Anatomy of a dying coral reef: Punta Islotes Reef, Golfo Dulce, Costa Rica

I. G. Macintyre, J. Cortes, P. W. Glynn

Research output: Chapter in Book/Report/Conference proceedingChapter

4 Scopus citations

Abstract

A well-developed fringing coral reef in Golfo Dulce, off the Pacific coast of Costa Rica, is being smothered with fine sediment and has a present-day live coral cover of less than 2%. This reef, off Punta Islotes, has a surface area of about 12 ha, and can be divided into four distinct zones: back-reef sediments, reef-flat branching corals, fore-reef slope massive corals; and fore-reef slope talus. Data from rock and sediment cores collected along four short transects across the outer edge of this reef reveal that it was once a flourishing reef that was established 5500 yr BP on a basalt terrace and is up to 9m thick. This reef, well isolated from the open-ocean temperature fluctuations that restrict most reef growth in the eastern Pacific, was exposed to hevay sedimentation in the past. It recovered, however, about 2500 yr BP to have a period of vigorous reef growth before succumbing, within the last 500 yrs, to freshwater and sedimentation stress following a change in local river outflow patterns. -from Authors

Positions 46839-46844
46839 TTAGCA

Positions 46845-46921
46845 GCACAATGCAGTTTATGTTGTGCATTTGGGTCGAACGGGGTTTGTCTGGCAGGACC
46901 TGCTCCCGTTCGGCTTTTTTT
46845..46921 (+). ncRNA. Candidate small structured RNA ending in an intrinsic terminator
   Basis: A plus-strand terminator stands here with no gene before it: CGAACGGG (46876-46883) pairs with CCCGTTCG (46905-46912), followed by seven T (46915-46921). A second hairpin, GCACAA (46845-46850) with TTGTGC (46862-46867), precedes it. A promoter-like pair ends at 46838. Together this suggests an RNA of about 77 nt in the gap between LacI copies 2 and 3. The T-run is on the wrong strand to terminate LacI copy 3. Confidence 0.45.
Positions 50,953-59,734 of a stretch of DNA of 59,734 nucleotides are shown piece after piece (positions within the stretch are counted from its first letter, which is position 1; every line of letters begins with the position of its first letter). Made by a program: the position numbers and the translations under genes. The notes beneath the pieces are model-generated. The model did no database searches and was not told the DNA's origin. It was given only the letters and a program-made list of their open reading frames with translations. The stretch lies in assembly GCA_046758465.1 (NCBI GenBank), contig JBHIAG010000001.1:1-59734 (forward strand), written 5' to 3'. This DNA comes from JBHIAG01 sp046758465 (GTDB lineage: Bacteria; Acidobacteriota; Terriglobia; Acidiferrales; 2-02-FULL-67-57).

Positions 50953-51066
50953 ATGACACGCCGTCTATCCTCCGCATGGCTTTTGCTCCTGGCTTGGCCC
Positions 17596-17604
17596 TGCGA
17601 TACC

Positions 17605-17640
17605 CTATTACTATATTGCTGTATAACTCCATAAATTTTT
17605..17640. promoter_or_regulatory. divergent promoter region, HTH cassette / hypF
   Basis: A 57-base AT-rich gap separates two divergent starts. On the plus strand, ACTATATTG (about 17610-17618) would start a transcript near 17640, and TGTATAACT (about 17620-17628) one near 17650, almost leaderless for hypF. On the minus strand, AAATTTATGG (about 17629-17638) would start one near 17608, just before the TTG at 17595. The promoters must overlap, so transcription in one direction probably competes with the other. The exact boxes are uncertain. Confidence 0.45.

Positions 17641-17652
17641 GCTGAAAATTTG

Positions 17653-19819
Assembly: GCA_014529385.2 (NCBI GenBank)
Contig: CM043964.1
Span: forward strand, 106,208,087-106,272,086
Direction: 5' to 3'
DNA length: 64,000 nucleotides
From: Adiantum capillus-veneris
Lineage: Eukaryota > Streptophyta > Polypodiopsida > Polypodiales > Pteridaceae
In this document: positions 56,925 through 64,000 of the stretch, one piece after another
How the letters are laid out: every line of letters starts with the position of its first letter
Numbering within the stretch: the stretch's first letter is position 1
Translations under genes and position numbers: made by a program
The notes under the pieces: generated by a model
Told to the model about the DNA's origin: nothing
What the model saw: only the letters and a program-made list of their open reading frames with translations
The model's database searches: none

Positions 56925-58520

Original languageEnglish
Title of host publicationProceedings of the colloquium on global aspects of coral reefs, Miami, 1993
EditorsR.N. Ginsburg, F.G.W. Smith
PublisherUniversity of Miami, RSMAS
Pages261-266
Number of pages6
StatePublished - Dec 1 1994

ASJC Scopus subject areas

  • Earth and Planetary Sciences(all)
  • Environmental Science(all)

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